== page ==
House Democrats led by Rep. Andy Levin of Michigan are pushing a proposal to enable congressional aides to form collective bargaining unions like those that represent nearly half of the federal government’s 2.1 million career civil servants.
“In a matter of days, 130 of my colleagues have joined me to say we could not serve our districts or states without the hard work and dedication of congressional staff, and that we honor the staff-led efforts to organize Congress,” Levin said in a Feb. 8 statement.
“Thus far, congressional staff have driven the unionization process—and they must continue to do so. Questions surrounding exactly how the unionization process will work are appropriate for another day. Today is about a simple proposition—that congressional staff must enjoy the same fundamental rights of freedom of association at work, to organize and bargain collectively for better conditions, that all workers deserve,” Levin said.
Congressional aides working for individual senators and representatives are often underpaid in junior-level positions, routinely put in long hours, and can be fired at will by their bosses.
But aides also are critical factors in the law-making process because they are frequently decisive influences on how a senator or representative votes. Seasoned lobbyists know this, and typically devote significant efforts to developing relationships with key staffers.
Levin’s proposal currently has 144 co-sponsors, all Democrats, including Rep. Bobby Scott of Virginia, chairman of the House Education and Labor Committee, one of the two committees with jurisdiction.
The other is the Committee on House Administration (CHA), chaired by Rep. Zoe Lofgren (D-Calif.), a close ally of Speaker of the House Nancy Pelosi (D-Calif.). Pelosi and Senate Majority Leader Chuck Schumer (D-N.Y.) have both expressed support for the staff union effort.
Levin and his colleagues are taking advantage of some unfinished business from the Contract with America Congress led by then-Speaker of the House Newt Gingrich (R-Ga.) in 1995.
Among the first acts passed by the Gingrich Congress was the Congressional Accountability Act of 1995 that required the legislative branch to be covered by a host of laws from which it had previously exempted itself, such as the Americans with Disabilities Act.
An obscure provision of the law enabled legislative branch employees to organize unions, but congressional staffers could only do so after regulations for doing so were recommended by the Office of Congressional Workplace Rights (OCWR)—then known as the Office of Compliance.
The staffer regulations were issued in 1996, but neither the House nor the Senate approved them. Employees of legislative agencies, including the Library of Congress and the Congressional Research Service (CRS), did organize unions. Now, Levin’s resolution requires OCWR to revisit the staffer regulations from 1996, update them as required, and recommend the revised version to Congress.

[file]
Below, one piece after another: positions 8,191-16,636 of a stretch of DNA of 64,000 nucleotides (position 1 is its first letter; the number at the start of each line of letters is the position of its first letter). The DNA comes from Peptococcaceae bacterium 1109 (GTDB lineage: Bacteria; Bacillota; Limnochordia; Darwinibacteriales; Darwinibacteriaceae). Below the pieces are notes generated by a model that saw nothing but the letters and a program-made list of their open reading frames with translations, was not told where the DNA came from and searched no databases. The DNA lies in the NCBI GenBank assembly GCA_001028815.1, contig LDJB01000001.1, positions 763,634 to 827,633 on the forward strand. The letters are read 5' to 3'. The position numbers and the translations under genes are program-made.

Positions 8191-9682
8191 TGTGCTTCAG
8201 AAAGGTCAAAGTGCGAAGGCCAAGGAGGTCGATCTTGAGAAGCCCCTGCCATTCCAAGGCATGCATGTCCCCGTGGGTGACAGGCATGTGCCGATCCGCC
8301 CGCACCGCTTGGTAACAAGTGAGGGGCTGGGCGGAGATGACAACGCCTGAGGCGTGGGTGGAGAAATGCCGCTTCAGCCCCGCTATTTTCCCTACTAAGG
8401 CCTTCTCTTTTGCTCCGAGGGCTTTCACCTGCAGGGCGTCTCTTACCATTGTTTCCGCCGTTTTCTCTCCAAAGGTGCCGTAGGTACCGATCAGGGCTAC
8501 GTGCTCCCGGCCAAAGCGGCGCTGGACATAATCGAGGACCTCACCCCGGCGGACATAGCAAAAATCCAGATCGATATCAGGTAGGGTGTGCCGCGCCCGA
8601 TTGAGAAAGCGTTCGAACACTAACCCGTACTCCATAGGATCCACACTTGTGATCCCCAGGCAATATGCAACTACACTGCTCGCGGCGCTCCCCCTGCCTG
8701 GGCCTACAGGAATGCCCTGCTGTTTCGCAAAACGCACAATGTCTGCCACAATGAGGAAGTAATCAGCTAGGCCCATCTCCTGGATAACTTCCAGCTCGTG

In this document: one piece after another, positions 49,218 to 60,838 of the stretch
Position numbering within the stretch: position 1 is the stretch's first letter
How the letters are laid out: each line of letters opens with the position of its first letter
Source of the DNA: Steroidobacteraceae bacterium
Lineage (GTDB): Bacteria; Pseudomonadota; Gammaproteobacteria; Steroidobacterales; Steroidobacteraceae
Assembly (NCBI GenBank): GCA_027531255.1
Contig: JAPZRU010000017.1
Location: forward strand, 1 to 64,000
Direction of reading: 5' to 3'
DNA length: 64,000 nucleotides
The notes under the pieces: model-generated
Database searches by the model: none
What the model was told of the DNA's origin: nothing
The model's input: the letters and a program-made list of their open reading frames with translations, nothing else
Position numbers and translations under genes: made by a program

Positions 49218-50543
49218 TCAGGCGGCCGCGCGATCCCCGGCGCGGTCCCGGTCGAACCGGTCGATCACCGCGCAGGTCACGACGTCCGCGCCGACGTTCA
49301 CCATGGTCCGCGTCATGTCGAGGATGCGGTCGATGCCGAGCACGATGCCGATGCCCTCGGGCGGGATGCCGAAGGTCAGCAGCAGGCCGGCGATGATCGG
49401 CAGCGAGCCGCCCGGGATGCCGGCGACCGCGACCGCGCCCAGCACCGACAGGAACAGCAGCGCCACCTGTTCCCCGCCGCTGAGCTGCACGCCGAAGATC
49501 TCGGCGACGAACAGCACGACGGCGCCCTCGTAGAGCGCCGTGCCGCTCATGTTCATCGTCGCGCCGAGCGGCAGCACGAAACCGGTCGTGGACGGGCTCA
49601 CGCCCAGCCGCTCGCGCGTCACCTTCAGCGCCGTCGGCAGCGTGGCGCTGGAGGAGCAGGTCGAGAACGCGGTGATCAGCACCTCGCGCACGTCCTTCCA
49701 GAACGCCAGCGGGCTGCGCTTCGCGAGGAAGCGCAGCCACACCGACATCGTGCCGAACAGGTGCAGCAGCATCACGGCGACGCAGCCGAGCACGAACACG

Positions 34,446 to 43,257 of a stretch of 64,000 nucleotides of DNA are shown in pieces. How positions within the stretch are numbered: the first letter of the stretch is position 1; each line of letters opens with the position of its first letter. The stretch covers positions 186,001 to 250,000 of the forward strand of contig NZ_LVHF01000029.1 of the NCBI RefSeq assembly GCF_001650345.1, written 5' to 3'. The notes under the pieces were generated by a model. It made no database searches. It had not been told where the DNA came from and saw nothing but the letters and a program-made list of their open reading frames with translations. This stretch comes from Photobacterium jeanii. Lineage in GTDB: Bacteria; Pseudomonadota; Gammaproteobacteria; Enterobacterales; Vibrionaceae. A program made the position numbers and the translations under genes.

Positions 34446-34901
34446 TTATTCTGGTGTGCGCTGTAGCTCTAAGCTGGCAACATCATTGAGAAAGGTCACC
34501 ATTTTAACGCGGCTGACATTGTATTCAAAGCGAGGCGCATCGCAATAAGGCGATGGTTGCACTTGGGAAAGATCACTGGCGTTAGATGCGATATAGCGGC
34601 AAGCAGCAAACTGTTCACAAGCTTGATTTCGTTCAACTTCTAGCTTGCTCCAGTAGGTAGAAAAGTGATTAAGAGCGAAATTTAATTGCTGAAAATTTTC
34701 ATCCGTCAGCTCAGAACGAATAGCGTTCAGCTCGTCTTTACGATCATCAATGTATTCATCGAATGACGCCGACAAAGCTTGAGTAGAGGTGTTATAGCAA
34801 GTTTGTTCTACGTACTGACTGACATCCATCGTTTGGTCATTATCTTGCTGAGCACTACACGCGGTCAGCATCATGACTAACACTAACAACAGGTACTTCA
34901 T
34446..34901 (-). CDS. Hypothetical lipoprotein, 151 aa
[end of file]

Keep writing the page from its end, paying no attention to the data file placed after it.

Although Lofgren isn’t currently listed among the co-sponsors of Levin’s proposal, she’s pushing it forward through the legislative branch management bureaucracy.
In a Feb. 8 letter to OCWR Board Chairman Barbara Childs Wallace, Lofgren said, “much has changed since 1996. For example, CHA recently took a lead role in drafting and enacting a reform law with significant bipartisan input, and support to update the protections of the CAA to provide greater protections for legislative branch employees, including making it easier for them to assert their rights and protections under the law.
“Accordingly, I request that the [OCWR] Board of Directors … review the regulations it proposed in 1996 related to collective bargaining. It is my hope that an expeditious review will inform the House’s consideration of how to better improve the workplace for our congressional staff.”
A Lofgren spokesman didn’t respond to The Epoch Times’ request for comment. A briefing by her top committee aide, Jamie Fleet, of House Democrats’ chiefs of staff reportedly didn’t answer their many questions on how such a union would function.
Rep. Rodney Davis (R-Ill.), the ranking Republican on CHA, however, told The Epoch Times that he fears a unionized congressional staff will give too much influence on the legislative process to federal unions that already exercise great power over the executive branch:
“Allowing congressional offices and committees to unionize could potentially create numerous conflicts of interest by enabling unions to have undue influence over members and the legislative process.
“Unions can play an important role in workplaces. They just don’t work with Congress’ unique political structure and constitutional responsibilities on behalf of the American people. Furthermore, the majority’s plan to adopt regulations that were drafted 26 years ago, as outlined in the resolution supported by 144 of my Democratic colleagues, will create more dysfunction in Washington,” he said.
Levin’s resolution only applies to the House side, but Sen. Sherrod Brown (D-Ohio) is considering introducing a similar measure covering the upper chamber that is expected to attract support from all of his Democratic colleagues.
Certain to be among a long list of thorny issues if Levin’s resolution is approved, however, is who would be covered. Daniel Schuman, editor of First Branch Forecast, believes “the House resolution would extend to more than personal, committee, and leadership offices. It also could cover components of the Clerk’s office, Legislative Counsel, the General Counsel, the Parliamentarian, the caucus and party organizations, House Employment Counsel, and more.”
A 1962 executive order by President John F. Kennedy cleared the way for federal employee unions in the executive branch. Nearly half of the 2.1 million federal career civil servants are members of unions, with the American Federation of Government Employees (AFGE) alone representing more than 670,000.